“Call me old fashioned but I still think democracy is better than corporatist negotiation. And when we have a president as articulate and thoughtful as the one we now have — more capable than almost any occupant of the Oval Office in modern times to educate the public about real challenges and real solutions — he and his advisors do a disservice to the American people when they make the important deals in secret.”—Robert Reich: The Obama Plot for a Carbon Tax
“The whole article is premised on a bizarre, semi-Utopian notion that it’s really about whether a black man displays actual anger, rage, or emotion, when we all know very well that it’s not — it’s about your manner and your social class, whether you seem unruly or “street” or outside the social comprehension of white Americans, which methods you choose to project (or not-project) masculinity or confidence, etc. At some point here, actual oh-so-scary anger is bleeding over into several tons of related cultural baggage and fetishism and anti-social mystique and whatnot. And so far as I can tell, pretty much the last of these things that’s really pronounced in contemporary radio is actual substantive rage, especially any political kind — unless I missed one hell of an entertaining Nat Turner Day on Hot 97.”—a grammar: obvious preaching to choir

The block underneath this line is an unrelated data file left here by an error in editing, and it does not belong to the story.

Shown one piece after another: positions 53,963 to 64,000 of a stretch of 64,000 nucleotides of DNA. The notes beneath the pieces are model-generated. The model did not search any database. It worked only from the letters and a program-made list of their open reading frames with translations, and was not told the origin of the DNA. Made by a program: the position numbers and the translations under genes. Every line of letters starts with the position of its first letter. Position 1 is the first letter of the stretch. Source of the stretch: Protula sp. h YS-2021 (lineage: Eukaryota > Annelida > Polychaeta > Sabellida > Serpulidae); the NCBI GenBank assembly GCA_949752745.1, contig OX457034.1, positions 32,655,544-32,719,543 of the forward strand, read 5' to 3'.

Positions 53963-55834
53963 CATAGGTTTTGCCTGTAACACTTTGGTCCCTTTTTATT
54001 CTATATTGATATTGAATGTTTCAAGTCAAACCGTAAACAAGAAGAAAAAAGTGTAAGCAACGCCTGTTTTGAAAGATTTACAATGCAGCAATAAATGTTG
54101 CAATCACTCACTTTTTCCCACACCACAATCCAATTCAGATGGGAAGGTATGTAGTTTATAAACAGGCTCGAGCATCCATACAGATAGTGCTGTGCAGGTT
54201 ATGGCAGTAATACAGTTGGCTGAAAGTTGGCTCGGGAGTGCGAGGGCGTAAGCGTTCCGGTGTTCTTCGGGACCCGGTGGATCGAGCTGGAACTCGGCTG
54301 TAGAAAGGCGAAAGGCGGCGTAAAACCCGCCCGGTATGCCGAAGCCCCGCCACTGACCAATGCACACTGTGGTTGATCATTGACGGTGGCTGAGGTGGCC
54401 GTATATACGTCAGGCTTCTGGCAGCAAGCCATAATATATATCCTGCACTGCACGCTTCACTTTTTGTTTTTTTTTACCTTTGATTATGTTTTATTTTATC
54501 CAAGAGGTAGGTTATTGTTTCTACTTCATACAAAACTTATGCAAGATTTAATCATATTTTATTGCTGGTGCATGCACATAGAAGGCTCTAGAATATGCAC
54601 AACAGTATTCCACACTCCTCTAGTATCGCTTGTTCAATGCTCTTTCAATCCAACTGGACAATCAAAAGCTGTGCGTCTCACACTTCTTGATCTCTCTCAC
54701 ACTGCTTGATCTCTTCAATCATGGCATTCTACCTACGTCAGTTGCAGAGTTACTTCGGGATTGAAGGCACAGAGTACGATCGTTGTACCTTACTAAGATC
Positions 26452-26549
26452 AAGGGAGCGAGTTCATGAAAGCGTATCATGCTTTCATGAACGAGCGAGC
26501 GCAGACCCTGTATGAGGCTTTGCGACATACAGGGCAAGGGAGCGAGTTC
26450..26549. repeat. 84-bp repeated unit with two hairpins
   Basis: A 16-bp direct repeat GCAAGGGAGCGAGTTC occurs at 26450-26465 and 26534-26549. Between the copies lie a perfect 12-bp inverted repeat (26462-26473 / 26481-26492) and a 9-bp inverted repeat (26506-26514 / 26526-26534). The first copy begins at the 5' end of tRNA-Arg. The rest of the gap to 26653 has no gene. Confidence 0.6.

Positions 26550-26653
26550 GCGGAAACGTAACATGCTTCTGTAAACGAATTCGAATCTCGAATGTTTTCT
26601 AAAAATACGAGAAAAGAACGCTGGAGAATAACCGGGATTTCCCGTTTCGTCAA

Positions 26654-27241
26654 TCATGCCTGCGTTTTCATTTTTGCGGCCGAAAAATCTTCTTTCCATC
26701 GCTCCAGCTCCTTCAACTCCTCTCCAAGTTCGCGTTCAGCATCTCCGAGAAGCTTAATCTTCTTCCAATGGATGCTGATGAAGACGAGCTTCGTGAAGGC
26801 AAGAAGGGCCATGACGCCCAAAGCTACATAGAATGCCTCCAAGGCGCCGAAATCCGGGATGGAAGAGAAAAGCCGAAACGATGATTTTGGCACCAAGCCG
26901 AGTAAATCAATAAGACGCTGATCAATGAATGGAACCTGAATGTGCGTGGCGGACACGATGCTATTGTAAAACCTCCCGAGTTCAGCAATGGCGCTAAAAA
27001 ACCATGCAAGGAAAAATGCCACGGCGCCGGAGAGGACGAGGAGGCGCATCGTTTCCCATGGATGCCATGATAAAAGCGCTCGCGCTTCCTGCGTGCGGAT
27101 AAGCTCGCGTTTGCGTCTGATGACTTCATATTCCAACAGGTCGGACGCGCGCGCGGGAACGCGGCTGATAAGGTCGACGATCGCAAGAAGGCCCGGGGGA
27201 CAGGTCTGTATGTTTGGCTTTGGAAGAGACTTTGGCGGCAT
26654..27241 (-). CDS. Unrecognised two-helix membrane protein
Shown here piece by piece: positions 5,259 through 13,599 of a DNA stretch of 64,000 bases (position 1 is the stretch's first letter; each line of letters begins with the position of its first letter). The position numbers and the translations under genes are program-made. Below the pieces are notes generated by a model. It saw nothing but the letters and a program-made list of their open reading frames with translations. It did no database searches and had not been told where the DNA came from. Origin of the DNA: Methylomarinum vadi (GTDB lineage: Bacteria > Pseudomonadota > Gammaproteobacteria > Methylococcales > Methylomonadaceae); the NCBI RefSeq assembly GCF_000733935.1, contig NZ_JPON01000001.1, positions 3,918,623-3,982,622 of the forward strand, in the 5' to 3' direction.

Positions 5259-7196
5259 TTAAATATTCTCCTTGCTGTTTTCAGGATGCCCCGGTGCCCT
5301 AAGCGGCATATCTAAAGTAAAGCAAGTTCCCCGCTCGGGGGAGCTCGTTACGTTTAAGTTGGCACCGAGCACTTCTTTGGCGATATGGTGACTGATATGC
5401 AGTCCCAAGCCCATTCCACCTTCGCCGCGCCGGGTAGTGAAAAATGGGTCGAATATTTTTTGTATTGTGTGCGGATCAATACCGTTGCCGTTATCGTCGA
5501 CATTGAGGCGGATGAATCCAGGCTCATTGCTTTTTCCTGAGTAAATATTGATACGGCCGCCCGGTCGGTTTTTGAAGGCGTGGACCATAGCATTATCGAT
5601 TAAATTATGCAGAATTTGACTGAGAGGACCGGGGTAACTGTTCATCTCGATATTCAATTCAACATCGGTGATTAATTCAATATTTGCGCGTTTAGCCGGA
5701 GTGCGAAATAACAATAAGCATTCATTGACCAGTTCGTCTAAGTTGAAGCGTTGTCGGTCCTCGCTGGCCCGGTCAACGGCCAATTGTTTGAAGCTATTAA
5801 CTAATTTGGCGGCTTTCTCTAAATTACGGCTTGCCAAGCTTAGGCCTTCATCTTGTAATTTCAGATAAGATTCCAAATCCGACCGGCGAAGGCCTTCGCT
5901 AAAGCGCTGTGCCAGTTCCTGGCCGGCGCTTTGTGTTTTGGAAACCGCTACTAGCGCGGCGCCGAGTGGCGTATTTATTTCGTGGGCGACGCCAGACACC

The MTA unveiled on its Web site yesterday a service that can provide commuters an official verification of a train delay. The service is a much-needed improvement over the old system, which required people to write in to or call the agency. It usually takes five to 15 business days for the verification to be e-mailed to the rider — and the request’s progress can be checked with a tracking number that’s provided immediately.
The MTA is being lauded for making a form. A form!
Jay Walder is doing a great job pushing the MTA into the late 20th century (CSV files with schedules for developers, for example). Coming from an agency with an annual operating budget of $7.2 billion, though, announcements like this are just laughable.